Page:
How Long Does a Crawl Space Encapsulation Last?
Providing your encapsulation is carried out by an experienced contractor, it should last for many years. On average, crawl space encapsulation lasts for around 10-15 years, although many moisture barrier manufacturers now produce materials that are designed to function effectively for 20 years or more.
Crawl Space Problems
An untreated crawl space can give rise to numerous problems, including:
- Mold and Mildew
- Leaking or Standing Water
- Musty Odors
- Rotting Wood Joists and Flooring
- Pests and Insects
- Rusted Metal
- Dirty and dust
- Excessive Humidity or Moisture
- Soil Gases in the Space
- Buckling Hardwood Flooring
Often, there won’t be any visible signs of a problem until the damage is quite severe. For homeowners, this can mean expensive repair work is needed before the crawl space can be properly protected. By taking action now, however, you can prevent these issues from occurring, reduce your expenditure, protect your property and create a healthier living environment.
Does an Encapsulated Crawl Space Need a Dehumidifier?
Once the encapsulation process is complete, it’s advisable to install a dedicated dehumidifier in your crawl space. This will ensure the moisture levels can be carefully controlled and humidity can be maintained at a healthy level.
Although a dehumidifier certainly improves the effectiveness of crawl space encapsulation, not everyone chooses to install a dehumidifier as part of the process. Encapsulating your crawl space without a dehumidifier is certainly better than leaving it untreated but using a dehumidifier in your crawl space will maximize the impact of encapsulation and increase the benefits associated with encapsulating the area.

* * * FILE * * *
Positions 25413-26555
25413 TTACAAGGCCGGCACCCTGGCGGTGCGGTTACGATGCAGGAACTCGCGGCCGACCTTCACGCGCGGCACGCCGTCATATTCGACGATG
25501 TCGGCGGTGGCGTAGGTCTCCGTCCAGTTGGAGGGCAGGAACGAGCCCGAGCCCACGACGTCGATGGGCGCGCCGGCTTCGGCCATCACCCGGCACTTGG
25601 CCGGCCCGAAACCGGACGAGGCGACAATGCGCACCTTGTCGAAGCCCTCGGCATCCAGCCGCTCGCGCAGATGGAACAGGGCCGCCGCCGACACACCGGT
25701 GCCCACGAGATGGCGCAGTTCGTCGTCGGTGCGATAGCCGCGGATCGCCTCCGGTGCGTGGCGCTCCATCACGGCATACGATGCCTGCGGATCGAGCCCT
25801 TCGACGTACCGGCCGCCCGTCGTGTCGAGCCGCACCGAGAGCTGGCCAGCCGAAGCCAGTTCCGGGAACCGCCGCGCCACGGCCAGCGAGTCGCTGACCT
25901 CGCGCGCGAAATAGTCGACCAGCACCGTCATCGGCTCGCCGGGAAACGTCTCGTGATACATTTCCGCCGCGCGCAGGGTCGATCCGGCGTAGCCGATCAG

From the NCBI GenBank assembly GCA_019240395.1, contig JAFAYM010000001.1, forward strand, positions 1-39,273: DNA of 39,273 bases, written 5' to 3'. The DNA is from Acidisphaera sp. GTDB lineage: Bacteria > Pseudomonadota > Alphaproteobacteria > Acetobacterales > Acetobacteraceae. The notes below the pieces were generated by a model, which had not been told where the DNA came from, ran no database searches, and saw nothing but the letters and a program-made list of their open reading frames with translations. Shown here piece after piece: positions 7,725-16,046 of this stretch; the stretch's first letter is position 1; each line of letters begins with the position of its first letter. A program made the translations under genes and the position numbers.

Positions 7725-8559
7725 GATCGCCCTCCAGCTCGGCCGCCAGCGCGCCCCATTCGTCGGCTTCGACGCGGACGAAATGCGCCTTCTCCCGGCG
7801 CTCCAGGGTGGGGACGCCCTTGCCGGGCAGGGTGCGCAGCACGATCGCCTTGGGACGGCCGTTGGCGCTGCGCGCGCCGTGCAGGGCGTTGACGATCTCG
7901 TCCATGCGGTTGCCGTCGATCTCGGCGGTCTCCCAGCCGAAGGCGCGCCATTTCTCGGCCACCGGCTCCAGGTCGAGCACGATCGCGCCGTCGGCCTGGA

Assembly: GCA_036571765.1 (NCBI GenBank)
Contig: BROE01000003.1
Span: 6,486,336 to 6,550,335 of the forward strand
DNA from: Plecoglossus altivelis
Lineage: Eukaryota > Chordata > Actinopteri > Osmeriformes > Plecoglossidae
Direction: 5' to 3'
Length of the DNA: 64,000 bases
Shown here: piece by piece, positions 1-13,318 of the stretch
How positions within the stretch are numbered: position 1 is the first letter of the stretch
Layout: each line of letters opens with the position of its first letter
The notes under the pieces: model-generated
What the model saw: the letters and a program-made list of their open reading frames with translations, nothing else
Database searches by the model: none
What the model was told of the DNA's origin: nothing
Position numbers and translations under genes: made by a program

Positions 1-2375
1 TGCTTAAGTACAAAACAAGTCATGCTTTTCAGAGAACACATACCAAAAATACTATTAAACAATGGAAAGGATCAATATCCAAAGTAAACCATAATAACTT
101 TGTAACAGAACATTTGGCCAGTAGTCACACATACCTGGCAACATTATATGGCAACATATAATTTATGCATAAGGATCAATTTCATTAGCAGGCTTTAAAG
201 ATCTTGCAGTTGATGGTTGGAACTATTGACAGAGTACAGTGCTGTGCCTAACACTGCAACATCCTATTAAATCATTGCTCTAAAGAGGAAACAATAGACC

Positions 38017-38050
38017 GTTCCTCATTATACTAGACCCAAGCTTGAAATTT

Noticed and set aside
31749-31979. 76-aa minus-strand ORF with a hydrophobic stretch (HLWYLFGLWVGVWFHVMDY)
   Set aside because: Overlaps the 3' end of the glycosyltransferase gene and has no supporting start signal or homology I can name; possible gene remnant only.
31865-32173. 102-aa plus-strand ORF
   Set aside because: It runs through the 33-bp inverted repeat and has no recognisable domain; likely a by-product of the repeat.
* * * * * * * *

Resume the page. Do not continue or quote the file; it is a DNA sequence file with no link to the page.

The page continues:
Is Crawl Space Encapsulation Covered by Insurance?
In general, crawl space encapsulation isn’t covered by standard home insurance. However, if your property has been damaged due to an unexpected leak or flood, the cost of subsequent repairs may be covered by your insurance policy. If so, it’s possible that the cost of encapsulating the crawl space would be included.
Although the cost of encapsulation is not usually covered by home insurance policies, it could enable you to secure cheaper premiums. Many insurance providers will ask whether your crawl space is encapsulated when you’re purchasing a home insurance policy. As encapsulation helps to maintain the structural integrity of your property, it may be possible to obtain insurance at a lower cost once your crawl space has been professionally encapsulated.
How Much Does Crawl Space Encapsulation Cost?
The cost of crawl space encapsulation varies according to a variety of factors. The size of your crawl space, existing issues and addition of insulation can affect how much it will cost to have your crawl space encapsulated, for example. In most cases, the benefits gained from encapsulation far outweigh the initial investment. On average, you can expect to pay between $2,500 for a 1000 sq. ft. crawl space to $5,000 for a 2000 sq ft. crawl space. However, prices can vary depending on the size of your crawl space, or if the problems are a little more complex and require additional repairs or replacement of materials. In that case you might pay between $2,000 – $10,000.
To get a clearer idea of how much it will cost to protect your home with crawl space encapsulation, call Sedona Waterproofing Solutions at 704-960-7906 and arrange a free estimate today.